Ahuacatl is the first apparel collection of Fragmentario. It seeks to activate conversations about food waste, cultural heritage, design and their intersections. Once only found in areas with tropical weathers, avocados are now increasingly (and controversially) ubiquitous. Only in the U.S. the per capita consumption of avocados has increased from 1 pound in 1989 to 7 pounds in 2016. An often-overlooked property of avocados is their dyeing capabilities: the skins and seeds yield a blush tone. Ahuacatl was the word for avocado used by Aztecs in Mexico before the colonization of the Americas. It was transformed into “aguacate” by the Spanish colonizers and then evolved into the English word “avocado”.
"Don't the boss want no nice pears, dis manning?" she asks.
Yes, the boss has to have some pears - nice ripe ones, soft and juicy. But do not imagine Bartletts or Seckels or big California pears, dear reader. Pears in Nassau are quite a different thing. They are of the kind known in the tropics as alligator pears, and no other kind grow here. They look more like small pumpkins than anything else I can compare them with. They are about as large as a small musk-melon and look pretty much like that fruit. To prepare them for the table they are cut into slices, like a melon. There are no seeds inside, but a large stone, as big nearly as your fist. When the pear is ripe this rattles inside before you cut it. When the pear is cut the stone drops out, and is thrown away. Outside the alligator pear is either green or purple; inside it is a pale yellow. And do you bite into a juice specimen, as we do into our own delicious pears? Not quite. Being cut into muskmelon slices, you take a slice on your plate, sprinkle it plentifully with salt, drown it in vinegar and the hottest pepper sauce you can get, and blacken it with pepper. Then it is ready to eat. Your fork at one scoop separates all the edible part from the rind, and you eat it at your leisure, and find plenty of it, for the rind is no thicker than blotting paper. Then (if you are a stranger) you drop the first mouthful back on your plate and tell the waiter never to bring one of those wretched things near you again. But he disobeys your orders, and by taking a mouthful then you gradually conclude that it's not nearly as bad as you first thought it, and before a month is up you are scolding the waiter for not having more of them and wondering why they're so scarce. The alligator pear takes a wonderful hols on you. Some West Indians living in New York send for them by every steamer and mourn when they eat the last. They are very "meaty," for one thing, and I think would be a good substitute when you have that craving for meat that sometimes follows a long fast. They taste very much like medicine - that nobody can deny. But they give you an excuse for singeing your throat with hot sauce and burning your tonsils with bird peppers.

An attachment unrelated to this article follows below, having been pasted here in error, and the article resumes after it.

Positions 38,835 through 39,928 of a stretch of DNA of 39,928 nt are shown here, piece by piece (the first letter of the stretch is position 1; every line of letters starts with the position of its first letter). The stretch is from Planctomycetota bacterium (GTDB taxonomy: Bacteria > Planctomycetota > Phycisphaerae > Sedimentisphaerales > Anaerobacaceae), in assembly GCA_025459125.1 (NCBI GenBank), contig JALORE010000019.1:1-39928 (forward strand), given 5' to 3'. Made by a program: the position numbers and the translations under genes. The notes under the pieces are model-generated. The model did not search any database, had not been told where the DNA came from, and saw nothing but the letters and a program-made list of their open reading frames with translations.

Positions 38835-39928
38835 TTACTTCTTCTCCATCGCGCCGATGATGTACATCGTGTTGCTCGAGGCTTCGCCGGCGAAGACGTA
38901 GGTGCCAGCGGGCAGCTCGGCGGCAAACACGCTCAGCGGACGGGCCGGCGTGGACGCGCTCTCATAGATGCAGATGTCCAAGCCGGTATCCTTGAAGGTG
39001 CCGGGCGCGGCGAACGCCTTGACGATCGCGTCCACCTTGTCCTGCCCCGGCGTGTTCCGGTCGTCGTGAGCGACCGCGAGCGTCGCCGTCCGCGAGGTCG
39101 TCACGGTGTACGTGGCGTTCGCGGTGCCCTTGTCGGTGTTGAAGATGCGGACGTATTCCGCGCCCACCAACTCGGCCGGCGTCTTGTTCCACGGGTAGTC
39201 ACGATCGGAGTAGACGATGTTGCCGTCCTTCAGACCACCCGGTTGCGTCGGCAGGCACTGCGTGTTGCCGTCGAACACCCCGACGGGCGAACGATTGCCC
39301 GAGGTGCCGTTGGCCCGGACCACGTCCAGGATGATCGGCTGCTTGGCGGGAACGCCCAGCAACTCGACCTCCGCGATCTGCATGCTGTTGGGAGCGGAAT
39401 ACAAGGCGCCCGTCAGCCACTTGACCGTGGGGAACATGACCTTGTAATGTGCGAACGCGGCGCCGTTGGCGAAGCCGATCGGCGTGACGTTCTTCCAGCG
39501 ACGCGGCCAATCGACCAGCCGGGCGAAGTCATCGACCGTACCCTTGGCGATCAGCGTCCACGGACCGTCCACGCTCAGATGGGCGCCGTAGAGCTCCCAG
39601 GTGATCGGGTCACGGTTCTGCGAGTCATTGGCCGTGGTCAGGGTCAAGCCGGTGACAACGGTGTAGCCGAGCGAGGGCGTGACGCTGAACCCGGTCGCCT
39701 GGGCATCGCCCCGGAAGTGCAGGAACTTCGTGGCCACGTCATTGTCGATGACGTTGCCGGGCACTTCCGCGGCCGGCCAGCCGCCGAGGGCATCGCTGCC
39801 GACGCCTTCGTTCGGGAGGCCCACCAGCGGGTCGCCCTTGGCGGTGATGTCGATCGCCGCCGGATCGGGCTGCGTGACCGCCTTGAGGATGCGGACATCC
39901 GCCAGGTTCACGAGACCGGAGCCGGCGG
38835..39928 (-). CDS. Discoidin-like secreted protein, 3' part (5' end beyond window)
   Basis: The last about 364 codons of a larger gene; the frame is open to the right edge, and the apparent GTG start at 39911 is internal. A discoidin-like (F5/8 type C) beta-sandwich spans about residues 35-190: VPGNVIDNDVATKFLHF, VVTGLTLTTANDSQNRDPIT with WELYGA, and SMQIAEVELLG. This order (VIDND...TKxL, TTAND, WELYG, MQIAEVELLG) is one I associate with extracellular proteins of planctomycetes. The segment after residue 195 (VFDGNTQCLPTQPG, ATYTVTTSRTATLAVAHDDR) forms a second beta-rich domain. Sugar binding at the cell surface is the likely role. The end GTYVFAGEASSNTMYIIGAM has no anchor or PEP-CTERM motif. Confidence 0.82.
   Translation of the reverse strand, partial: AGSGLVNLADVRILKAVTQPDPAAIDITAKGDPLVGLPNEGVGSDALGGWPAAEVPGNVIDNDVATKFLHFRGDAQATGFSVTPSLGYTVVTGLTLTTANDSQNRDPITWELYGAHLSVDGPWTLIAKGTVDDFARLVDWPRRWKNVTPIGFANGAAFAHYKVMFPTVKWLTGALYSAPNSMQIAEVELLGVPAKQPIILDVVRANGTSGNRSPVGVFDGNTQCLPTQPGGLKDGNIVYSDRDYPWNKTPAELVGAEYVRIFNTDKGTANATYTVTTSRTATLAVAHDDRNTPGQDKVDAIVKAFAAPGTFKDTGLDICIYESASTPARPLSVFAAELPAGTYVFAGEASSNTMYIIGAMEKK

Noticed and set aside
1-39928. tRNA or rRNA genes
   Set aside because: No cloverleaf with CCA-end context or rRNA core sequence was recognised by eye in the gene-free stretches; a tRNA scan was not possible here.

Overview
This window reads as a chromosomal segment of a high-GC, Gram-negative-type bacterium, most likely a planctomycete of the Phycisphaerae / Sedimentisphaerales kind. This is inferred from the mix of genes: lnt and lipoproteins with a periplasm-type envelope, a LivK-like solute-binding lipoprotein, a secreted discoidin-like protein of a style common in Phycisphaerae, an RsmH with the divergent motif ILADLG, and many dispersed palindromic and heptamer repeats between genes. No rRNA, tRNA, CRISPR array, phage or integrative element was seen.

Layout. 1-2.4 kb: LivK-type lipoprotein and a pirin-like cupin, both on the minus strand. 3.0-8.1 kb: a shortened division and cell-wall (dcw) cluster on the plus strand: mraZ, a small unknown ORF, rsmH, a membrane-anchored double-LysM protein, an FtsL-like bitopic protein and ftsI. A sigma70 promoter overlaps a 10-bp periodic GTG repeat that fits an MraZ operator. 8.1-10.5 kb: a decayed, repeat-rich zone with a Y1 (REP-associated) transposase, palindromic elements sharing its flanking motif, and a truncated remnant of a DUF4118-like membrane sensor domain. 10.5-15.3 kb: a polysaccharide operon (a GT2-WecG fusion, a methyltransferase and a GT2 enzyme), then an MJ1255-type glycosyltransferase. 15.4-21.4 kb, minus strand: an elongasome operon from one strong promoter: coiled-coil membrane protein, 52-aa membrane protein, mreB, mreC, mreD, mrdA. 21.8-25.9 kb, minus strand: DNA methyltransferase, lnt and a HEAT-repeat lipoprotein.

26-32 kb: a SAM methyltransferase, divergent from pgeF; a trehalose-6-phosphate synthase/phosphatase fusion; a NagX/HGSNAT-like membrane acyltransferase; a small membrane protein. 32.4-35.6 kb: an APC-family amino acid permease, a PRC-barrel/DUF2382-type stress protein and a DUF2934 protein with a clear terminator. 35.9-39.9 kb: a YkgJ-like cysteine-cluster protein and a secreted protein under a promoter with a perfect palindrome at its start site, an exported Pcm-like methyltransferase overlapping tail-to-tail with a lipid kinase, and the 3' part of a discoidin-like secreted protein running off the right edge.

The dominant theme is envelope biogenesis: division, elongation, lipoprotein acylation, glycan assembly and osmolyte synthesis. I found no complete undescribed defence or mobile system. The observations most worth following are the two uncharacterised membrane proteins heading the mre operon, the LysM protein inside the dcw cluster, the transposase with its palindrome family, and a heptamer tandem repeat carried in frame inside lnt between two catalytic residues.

"The American reader knows all about the choice of imports from Cuba, but there are twenty fruits at least indigenous to that tropical soil that never go beyond its boundaries, and are consumed or perish there because they will not bear the handling and cannot stand "age." There is the agnacate, or alligator pear, of which our people know something."
Until the early 1900s, the ahuacate had never been grown commercially in the United States. By 1914, however, hotels in Los Angeles and San Francisco were ordering as many of the fruits as they could and paying as much as $12 for a dozen. Source: Yoon, Howard. What's in a Name? The Avocado Story. NPR. July 19, 2006.
U.S. Inflation Rate, 1914-2018 ($1)
$1 in the year 1914 is equivalent in purchasing power to $24.90 in 2018.